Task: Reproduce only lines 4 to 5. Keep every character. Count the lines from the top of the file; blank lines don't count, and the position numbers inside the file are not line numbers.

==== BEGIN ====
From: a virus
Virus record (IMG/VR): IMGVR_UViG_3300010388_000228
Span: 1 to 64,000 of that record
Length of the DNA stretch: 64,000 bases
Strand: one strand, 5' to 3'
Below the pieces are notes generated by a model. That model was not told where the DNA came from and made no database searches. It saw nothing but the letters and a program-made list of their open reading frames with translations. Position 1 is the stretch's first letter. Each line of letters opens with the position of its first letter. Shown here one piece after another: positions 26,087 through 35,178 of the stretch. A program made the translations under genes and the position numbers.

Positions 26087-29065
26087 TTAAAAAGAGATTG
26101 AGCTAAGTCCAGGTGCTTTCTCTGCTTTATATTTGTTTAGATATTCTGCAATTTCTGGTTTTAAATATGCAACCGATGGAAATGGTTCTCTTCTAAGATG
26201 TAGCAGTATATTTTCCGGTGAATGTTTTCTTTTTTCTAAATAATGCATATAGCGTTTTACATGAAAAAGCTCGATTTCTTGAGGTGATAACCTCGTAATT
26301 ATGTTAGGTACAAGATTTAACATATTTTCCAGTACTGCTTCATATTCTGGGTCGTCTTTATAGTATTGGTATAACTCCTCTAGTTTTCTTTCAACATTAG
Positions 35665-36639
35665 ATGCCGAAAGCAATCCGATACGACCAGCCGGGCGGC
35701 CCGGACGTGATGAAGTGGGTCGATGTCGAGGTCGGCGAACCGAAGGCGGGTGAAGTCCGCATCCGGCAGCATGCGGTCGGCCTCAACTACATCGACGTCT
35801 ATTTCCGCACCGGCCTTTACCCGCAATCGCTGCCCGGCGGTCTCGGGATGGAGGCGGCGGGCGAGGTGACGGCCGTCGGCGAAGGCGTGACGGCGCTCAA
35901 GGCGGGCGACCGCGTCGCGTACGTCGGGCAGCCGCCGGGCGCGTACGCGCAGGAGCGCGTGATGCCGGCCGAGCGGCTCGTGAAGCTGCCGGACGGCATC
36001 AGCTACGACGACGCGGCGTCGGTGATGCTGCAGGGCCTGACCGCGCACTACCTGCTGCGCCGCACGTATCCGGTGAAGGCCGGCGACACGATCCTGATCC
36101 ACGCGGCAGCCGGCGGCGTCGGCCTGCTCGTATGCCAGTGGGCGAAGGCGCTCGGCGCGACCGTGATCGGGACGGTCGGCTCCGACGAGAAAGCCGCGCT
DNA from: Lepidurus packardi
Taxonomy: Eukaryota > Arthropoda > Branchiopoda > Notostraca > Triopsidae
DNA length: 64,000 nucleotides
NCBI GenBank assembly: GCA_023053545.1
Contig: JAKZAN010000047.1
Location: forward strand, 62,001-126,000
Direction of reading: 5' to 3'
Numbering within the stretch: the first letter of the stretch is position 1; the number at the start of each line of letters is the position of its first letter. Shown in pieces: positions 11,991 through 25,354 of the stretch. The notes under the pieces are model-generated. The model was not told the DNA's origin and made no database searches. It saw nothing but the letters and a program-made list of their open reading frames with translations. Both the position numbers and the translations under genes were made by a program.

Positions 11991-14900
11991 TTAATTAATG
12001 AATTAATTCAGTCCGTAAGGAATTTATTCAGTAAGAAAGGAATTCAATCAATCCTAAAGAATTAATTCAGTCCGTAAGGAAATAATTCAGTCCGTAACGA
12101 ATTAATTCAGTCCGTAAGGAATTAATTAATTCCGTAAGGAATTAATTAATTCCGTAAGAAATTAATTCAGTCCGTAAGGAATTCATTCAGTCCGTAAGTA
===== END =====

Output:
Length of the DNA stretch: 64,000 bases
Strand: one strand, 5' to 3'